WINNIPEG — With the Canada-U.S. border set to reopen to vaccinated travellers on Monday, Manitoba’s hotels are eagerly waiting to see if Americans will be coming north.
Scott Jocelyn, president and CEO of the Manitoba Hotel Association, said the reopening of the border is a promising sign for the hospitality industry.
“I think it’s just another opportunity to go back to normal,” said Jocelyn. “The opening of the border will be another step in that direction. We want to make sure people come back, so I think we’d look at that as good news for us.”
Over at the Winnipeg Delta, Jeff Kennedy, the hotel’s general manager, is happy about the border opening.
“I think it’s great news for the tourism industry,” Kennedy said. “I certainly understand the slow approach to make sure it’s done safely, but now that we can see it, it’s bringing hope and enthusiasm.”
But with the pandemic still creating uncertainty, hotel operators are holding their breath that Americans will make the trip.
“Hopefully, it brings a bunch more people to the city,” said Kennedy. “Looking forward, we hope the special business travellers start to come back in September. It’s a key piece that needs to happen.”
So far, the Manitoba Hotel Association said it’s heard of a few American travellers making inquiries.
“The reality is it’s an unusual time of year,” said Jocelyn. “We’ve heard some reach outs from people looking to come up and we’ll certainly welcome them with open arms.”
SURVIVING ON STAYCATIONS
During the past year and a half, the hotel industry has been relying on local travel to fill their rooms.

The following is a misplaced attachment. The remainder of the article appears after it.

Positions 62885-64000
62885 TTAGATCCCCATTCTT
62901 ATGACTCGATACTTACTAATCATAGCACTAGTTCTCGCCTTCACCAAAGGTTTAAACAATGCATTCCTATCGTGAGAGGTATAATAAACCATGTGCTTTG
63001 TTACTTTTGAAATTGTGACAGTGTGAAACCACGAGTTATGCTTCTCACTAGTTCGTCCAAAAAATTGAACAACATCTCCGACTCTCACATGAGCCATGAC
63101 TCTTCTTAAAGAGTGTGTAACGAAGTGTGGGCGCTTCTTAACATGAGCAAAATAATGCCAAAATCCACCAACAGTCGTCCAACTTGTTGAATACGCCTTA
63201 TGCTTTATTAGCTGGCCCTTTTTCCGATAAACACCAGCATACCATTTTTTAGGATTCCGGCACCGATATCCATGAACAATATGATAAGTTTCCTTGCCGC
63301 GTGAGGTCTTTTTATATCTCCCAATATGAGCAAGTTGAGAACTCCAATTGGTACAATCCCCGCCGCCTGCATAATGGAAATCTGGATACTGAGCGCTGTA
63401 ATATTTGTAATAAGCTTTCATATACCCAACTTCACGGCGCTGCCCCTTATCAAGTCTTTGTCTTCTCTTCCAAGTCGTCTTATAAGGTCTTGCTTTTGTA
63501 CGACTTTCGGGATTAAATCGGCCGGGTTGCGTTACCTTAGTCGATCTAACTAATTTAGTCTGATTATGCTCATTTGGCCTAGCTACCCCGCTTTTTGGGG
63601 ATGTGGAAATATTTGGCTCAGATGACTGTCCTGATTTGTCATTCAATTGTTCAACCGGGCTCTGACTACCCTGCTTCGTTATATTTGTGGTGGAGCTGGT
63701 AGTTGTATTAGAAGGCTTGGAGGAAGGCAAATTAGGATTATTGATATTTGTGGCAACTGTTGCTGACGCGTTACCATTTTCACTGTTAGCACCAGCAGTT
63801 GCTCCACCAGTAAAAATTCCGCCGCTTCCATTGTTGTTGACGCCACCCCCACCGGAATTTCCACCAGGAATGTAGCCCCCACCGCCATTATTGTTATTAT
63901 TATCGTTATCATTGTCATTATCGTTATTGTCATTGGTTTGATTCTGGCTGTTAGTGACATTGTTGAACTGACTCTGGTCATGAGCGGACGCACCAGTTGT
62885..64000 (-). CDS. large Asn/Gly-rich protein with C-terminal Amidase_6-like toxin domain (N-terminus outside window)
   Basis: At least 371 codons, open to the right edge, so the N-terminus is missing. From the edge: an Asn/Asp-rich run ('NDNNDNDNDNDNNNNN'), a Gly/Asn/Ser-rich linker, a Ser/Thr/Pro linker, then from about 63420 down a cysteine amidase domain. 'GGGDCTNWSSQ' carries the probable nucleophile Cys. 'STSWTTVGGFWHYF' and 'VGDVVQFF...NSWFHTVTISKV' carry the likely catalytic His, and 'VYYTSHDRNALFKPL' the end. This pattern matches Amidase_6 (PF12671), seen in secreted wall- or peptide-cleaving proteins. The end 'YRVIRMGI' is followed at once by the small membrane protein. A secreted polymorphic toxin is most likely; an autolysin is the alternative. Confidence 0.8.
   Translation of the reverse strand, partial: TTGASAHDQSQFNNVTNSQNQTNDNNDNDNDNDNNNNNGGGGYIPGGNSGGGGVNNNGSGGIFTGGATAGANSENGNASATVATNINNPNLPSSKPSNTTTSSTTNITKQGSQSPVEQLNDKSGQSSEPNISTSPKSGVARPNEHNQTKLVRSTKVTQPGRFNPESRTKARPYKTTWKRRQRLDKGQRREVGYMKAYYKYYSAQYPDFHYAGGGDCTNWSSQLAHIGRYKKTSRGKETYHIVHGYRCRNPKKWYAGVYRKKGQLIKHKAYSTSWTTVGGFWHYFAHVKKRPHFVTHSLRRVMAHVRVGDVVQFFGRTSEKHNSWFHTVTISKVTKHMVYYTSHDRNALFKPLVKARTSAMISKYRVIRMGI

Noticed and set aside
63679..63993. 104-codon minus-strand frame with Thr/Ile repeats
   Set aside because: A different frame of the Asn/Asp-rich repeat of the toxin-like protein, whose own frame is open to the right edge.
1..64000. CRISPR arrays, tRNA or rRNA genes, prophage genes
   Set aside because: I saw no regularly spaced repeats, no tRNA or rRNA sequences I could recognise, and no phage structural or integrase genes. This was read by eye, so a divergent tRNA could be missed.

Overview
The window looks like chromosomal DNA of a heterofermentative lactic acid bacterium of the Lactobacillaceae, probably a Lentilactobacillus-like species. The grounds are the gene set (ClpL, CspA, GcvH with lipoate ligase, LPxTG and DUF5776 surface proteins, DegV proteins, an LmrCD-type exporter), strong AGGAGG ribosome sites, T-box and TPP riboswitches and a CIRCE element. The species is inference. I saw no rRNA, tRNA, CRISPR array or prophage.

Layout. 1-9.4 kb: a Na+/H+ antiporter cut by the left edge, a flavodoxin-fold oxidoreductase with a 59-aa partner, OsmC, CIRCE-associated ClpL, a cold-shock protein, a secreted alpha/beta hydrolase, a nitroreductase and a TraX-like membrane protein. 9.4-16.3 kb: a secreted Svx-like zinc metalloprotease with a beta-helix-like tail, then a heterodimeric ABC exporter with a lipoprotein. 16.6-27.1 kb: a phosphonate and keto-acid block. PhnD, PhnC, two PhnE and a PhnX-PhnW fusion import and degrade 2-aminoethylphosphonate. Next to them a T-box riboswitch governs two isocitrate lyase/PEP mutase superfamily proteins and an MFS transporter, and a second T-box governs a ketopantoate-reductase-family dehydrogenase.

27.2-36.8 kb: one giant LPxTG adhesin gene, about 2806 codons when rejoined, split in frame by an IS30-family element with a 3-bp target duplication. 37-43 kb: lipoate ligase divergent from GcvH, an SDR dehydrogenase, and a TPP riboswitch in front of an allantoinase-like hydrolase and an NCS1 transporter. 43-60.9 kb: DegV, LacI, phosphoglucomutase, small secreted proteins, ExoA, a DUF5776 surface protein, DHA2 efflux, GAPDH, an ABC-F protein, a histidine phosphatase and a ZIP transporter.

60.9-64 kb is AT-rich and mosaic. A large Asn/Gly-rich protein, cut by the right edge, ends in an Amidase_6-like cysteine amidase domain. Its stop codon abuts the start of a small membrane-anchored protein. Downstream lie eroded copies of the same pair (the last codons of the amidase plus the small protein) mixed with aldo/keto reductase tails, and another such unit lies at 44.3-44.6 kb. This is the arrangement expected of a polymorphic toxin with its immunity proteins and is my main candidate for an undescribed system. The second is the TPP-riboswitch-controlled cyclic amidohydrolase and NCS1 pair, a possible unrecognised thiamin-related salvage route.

“There is a lot of great things our province has to offer. So, as people stick close to home, we hope they think about the places in their home province,” said Jocelyn.
Jocelyn said programs like the Manitoba Chamber of Commerce’s tourism rebate incentive program, which gives Manitobans up to a $100 rebate on local hotel stays, have been helping.
At the Winnipeg Delta, staycations have been important, but the hotel is still eyeing potential business travellers.
“We are certainly getting a lot of Winnipeggers and Manitobans right now. But when leisure travel potentially ends in September and school starts, we need the business traveller to come,” said Kennedy.
As many hotels look to take advantage of loosened restrictions and a reopened border, operators are still facing challenges.
Jocelyn said staffing has been a significant problem for hotels lately.
“As we open up and kind of close and open up again, we’ve last a lot of good employees. I think they had to move on for some stability,” he said.
“A common theme we are hearing is that as we open up, it’s challenging to hear some people want to open, extend their hours, reopen more, offer services and now they’re dealing with the reality that they may not have enough people to do that.”
Jocelyn said operators are also tasked with navigating the new reduced public health orders.
“Some operators are saying we are going to stick with this and stick with that. We are in the people-pleasing business, so I think we’ll be reading off our customers,” he said.
With those challenges in mind, the Winnipeg Delta is looking at the long journey to recovery.
“We are down probably 30 or 40 per cent right now in the summer months and forecasting that for the rest of the year,” said Kennedy. “It’s been a long road, but certainly hospitality is going to take a few more years to get there.”
View original article here Source